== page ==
Varicella immune globulin is supplied as a lyophilized powder in 125-unit vials. Reconstitution with the accompanying sterile diluent forms a solution of 5% immunoglobulin class G antivaricella antibodies for intramuscular injection.
The recommended dose is 125 units/10 kg of body weight to a maximum of 625 units (5 vials). Infants weighing 10 kg or less should receive a minimum dose of 125 units (1 vial) regardless of weight.
The product is available in the United States via an expanded-access investigational new drug protocol previously approved by the FDA in January 2006. Healthcare providers wishing to register with the program may contact the company by telephone at 1-800-843-7477 or online at https://www.fffenterprises.com .
Varicella zoster immune globulin [human] injection was previously approved in Canada for intravenous or intramuscular administration to prevent or reduce the severity of maternal infections when given within 4 days of exposure to the varicella zoster virus.
Orphan Drug Status for Pafuramidine Maleate in the Treatment of PJP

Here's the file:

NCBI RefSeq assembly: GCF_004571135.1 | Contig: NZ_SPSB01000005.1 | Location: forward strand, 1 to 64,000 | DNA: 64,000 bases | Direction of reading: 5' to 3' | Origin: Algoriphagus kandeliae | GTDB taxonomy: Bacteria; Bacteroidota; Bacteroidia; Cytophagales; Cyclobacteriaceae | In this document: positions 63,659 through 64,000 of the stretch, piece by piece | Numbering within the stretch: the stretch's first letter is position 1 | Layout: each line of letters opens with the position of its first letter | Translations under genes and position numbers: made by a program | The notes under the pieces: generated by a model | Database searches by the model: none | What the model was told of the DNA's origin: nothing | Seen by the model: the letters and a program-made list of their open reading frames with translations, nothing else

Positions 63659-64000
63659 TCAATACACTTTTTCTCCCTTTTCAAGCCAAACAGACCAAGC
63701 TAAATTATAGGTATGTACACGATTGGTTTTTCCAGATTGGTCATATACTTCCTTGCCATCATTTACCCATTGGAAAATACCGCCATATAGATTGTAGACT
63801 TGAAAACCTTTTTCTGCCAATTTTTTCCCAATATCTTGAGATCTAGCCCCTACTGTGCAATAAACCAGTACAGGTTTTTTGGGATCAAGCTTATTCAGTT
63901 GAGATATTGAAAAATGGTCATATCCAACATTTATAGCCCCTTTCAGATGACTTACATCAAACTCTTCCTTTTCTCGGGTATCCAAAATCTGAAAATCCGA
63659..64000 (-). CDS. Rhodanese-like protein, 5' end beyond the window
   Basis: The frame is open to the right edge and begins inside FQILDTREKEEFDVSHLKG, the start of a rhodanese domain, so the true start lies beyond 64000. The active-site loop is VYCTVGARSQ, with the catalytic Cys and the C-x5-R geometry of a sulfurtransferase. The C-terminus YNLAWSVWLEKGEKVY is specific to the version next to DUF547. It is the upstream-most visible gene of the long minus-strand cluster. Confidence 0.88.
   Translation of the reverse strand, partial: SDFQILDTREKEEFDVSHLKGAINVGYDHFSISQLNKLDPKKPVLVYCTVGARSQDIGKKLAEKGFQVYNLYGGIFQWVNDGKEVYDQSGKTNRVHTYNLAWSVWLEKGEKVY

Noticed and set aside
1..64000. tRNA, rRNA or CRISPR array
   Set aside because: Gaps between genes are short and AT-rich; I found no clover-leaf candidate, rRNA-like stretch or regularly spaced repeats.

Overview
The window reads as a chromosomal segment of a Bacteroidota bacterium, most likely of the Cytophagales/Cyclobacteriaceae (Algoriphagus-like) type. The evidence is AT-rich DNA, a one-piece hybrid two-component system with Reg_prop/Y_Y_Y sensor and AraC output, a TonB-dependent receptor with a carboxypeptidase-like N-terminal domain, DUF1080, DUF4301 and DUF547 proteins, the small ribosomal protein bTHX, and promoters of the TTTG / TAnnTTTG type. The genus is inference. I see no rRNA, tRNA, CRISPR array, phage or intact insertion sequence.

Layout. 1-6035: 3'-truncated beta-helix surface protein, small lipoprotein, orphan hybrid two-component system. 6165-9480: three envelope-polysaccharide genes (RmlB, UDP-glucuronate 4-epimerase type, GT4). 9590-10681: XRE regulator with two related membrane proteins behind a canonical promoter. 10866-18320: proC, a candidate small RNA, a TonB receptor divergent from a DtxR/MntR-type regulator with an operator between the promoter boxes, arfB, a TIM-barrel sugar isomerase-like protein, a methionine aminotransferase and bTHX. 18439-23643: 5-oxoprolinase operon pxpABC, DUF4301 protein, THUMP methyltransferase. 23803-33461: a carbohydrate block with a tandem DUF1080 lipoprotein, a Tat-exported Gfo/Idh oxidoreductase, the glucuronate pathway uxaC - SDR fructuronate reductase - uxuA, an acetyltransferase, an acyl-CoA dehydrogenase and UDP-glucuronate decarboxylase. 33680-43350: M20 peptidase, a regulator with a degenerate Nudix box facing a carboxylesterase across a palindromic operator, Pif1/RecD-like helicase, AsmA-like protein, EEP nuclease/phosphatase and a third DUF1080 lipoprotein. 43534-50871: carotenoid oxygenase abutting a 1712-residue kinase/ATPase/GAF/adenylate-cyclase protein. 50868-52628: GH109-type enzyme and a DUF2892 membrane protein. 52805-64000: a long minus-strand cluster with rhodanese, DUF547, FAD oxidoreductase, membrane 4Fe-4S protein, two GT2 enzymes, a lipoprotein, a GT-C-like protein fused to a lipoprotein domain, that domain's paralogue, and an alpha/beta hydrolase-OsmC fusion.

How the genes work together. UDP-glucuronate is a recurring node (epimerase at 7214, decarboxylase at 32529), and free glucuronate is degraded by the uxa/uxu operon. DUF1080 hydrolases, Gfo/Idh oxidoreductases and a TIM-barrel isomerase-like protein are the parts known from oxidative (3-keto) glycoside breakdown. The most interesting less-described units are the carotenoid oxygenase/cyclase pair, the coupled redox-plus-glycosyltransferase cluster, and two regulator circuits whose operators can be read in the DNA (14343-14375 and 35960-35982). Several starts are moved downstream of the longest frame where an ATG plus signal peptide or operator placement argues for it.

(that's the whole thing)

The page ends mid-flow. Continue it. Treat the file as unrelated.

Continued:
On November 21, the FDA granted orphan drug designation for pafuramidine maleate (made by Immtech Pharmaceuticals, Inc) in the treatment of Pneumocystis jiroveci pneumonia (PJP, formerly known as Pneumocystis carinii pneumonia).
PJP is a fungal lung infection that usually occurs in immunocompromised patients, such as those who are infected with HIV, have progressed to AIDS, have other autoimmune disorders, are receiving cancer chemotherapy, or are recipients of solid organ transplants.
Although trimethoprim-sulfamethoxazole (TMP-SMX) is currently the highly effective gold standard for treatment, 20% to 50% of patients are unable to complete a course of therapy due to adverse events (some of which can be life-threatening) and are switched to other medications that are limited in efficacy and/or by adverse events. PJP resistance and subsequent treatment failure have also been reported.
According to a company news release, previous clinical research data have indicated that pafuramidine could have similar efficacy to TMP-SMX in PJP, but with fewer and less severe adverse effects.